top of page

Useful Website – “Traffic Signs and Meanings”

One of the things that always amazes me (I know, I should have got used to it now!) is how little use riders at all levels make of road signs.

It’s as if they think they needed to learn them to get a licence, whether it was the old one with the Highway Code quiz at the end or the new computerised Theory test, and could then forget about them.

Few riders use road signs to gather as much information as they could. I’ve even had a rider with other advanced training turn up and said “oh, I never use road signs, I always look for other clues as it’s more advanced”.

Which is a distinctly warped attitude, considering that as human animals, the use of signs is an integral part of our communication skills.

Visual signs as diverse as company logos, health and safety signs, book and CD covers, gestures and facial expressions are all part and parcel of gathering information to allow us to make decisions.

So it seems a bit daft to throw away a highly standardised and usually consistent source of information, either by a lack of understanding of what signs offer in the way of knowledge of the road ahead, or by deliberate choice in the case of the advanced rider mentioned above!

However, getting back to the point of the post: is a new website “formed to offer a unique reference point on all you need to know about traffic signs.”

The authors point out that “even for experienced drivers, getting your head around all of the traffic signs, traffic signals and road markings, and what exactly they are instructing you to do can be bewildering”.

Well, bewildering might be going a bit far, and at the moment they haven’t covered my two pet hates; priority working and paired mini-roundabouts – but overall there’s some useful information on there, as well as snippits of history and usage of things like cats-eyes, and some other info on issues like speed cameras and stopping distances.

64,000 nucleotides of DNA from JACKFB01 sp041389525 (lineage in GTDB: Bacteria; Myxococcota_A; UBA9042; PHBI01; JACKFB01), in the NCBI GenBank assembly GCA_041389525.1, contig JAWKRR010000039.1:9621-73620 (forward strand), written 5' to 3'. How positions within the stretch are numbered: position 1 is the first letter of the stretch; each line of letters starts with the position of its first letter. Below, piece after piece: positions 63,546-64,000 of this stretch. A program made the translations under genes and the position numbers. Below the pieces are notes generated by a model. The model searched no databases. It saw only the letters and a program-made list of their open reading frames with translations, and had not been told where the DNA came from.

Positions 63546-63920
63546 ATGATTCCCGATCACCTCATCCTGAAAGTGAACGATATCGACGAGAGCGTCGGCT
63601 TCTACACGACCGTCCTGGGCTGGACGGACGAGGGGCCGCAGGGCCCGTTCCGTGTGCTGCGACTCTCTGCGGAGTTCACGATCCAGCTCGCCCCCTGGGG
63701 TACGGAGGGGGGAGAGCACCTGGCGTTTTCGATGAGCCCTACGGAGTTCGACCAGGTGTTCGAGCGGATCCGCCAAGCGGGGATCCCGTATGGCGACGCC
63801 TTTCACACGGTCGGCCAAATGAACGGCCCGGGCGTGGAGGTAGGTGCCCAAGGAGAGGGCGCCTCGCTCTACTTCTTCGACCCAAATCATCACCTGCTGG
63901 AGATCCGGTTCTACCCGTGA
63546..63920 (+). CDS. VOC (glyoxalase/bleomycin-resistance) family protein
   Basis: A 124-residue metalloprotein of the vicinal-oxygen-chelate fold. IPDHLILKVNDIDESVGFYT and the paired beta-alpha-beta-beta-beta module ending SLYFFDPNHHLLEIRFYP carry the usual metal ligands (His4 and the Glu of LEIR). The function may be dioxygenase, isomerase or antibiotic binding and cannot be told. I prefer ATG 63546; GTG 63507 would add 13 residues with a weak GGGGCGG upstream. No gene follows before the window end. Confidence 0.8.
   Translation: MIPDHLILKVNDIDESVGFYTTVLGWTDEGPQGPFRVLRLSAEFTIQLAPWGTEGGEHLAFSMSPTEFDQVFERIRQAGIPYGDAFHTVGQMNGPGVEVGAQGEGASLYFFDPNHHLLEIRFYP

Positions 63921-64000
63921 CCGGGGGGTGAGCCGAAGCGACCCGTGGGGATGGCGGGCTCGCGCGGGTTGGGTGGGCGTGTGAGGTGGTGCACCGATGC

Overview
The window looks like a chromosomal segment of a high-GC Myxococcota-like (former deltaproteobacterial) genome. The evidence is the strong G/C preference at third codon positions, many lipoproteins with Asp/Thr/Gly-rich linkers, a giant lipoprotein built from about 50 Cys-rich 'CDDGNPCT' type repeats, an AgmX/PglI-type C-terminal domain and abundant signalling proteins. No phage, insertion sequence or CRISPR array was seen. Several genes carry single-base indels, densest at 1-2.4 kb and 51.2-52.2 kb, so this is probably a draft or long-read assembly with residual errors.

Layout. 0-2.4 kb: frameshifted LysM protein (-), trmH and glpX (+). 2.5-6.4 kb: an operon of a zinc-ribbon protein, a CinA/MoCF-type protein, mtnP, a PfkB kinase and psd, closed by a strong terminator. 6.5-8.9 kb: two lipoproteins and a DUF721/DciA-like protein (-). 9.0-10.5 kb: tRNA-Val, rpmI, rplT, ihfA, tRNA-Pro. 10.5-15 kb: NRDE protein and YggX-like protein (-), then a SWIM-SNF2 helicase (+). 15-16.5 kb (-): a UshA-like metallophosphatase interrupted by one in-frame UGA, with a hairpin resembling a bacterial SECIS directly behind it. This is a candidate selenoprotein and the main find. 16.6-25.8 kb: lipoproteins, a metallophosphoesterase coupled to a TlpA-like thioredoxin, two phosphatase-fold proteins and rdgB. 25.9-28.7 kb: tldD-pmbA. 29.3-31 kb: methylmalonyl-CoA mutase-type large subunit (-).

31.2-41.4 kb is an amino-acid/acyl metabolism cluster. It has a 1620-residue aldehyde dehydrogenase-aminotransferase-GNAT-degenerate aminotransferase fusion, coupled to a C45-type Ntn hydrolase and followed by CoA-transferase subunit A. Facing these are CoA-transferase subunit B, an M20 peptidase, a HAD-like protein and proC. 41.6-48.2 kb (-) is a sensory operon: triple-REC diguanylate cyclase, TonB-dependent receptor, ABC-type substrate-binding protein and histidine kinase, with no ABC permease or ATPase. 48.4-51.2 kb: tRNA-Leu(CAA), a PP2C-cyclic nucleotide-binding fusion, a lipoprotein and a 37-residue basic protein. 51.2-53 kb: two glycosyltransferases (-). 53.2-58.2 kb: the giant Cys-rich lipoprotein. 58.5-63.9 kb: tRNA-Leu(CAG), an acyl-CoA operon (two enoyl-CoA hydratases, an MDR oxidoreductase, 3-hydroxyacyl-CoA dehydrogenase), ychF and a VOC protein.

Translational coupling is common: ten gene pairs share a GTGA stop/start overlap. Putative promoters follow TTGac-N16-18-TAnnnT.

There are a few inaccuracies such as the statement suggesting “if you see a double white line you are forbidden to overtake”.

This is a common misconception and one that causes a lot of grief between car drivers and motorcyclists. In fact, where the line on your side of the road is solid, it does NOT mean you cannot overtake – the law says you may not straddle it or cross it, except to turn right or to pass an obstruction such as a parked or broken down vehicle.

So if the road is wide enough, where there is slow moving or stationary queues, the rider can quite legally filter alongside the traffic so long as he doesn’t straddle the white line.

There are also some exceptions concerning the right to pass cycles, horses and road maintenance vehicles travelling at less than 10mph – note that tractors are NOT included in that list of exceptions.

However, a queue of stopped traffic does NOT count as an obstruction, and this is something the police are very hot on – you will get pulled for passing a queue of traffic on the wrong side of a solid line. Nor would I use this as an excluse for blasting up the outside of traffic moving at normal speeds on a fast road!

Those provisos apart (and I’ve pointed these inaccuracies out to them so hopefully the site will be corrected swiftly), if you’re new to riding or driving, it’s worth bookmarking and spending a few minutes browsing time here.

0 views0 comments

Recent Posts

See All


bottom of page